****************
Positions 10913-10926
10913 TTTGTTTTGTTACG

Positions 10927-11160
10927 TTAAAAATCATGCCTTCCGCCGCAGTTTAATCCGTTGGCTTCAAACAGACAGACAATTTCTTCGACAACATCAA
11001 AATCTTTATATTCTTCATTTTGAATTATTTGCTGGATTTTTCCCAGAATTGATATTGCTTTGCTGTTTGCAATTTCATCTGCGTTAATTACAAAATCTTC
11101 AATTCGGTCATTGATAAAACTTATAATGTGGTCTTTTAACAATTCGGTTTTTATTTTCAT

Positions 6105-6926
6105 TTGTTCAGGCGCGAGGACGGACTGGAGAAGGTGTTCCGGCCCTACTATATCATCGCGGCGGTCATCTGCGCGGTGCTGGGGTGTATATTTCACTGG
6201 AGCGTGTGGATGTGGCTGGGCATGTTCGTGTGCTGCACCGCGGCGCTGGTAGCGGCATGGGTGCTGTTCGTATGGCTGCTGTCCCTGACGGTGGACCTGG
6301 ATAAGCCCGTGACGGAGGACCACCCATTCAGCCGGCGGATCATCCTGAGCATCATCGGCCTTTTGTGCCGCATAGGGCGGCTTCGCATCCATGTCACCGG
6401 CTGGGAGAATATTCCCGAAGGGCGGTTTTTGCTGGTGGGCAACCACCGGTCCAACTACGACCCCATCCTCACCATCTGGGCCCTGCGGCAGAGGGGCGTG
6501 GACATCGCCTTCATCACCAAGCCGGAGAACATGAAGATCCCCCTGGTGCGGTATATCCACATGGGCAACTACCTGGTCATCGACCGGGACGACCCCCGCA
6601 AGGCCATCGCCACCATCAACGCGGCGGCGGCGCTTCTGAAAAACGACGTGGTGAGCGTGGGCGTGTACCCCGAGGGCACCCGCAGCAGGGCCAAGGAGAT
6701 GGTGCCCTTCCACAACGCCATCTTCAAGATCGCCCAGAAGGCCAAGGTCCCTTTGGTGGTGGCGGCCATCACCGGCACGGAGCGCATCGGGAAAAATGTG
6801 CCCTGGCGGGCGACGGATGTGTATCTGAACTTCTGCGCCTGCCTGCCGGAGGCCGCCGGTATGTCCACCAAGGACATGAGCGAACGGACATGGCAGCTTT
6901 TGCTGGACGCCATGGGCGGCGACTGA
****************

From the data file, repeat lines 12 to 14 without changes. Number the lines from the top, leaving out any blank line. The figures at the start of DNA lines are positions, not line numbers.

6501 GACATCGCCTTCATCACCAAGCCGGAGAACATGAAGATCCCCCTGGTGCGGTATATCCACATGGGCAACTACCTGGTCATCGACCGGGACGACCCCCGCA
6601 AGGCCATCGCCACCATCAACGCGGCGGCGGCGCTTCTGAAAAACGACGTGGTGAGCGTGGGCGTGTACCCCGAGGGCACCCGCAGCAGGGCCAAGGAGAT
6701 GGTGCCCTTCCACAACGCCATCTTCAAGATCGCCCAGAAGGCCAAGGTCCCTTTGGTGGTGGCGGCCATCACCGGCACGGAGCGCATCGGGAAAAATGTG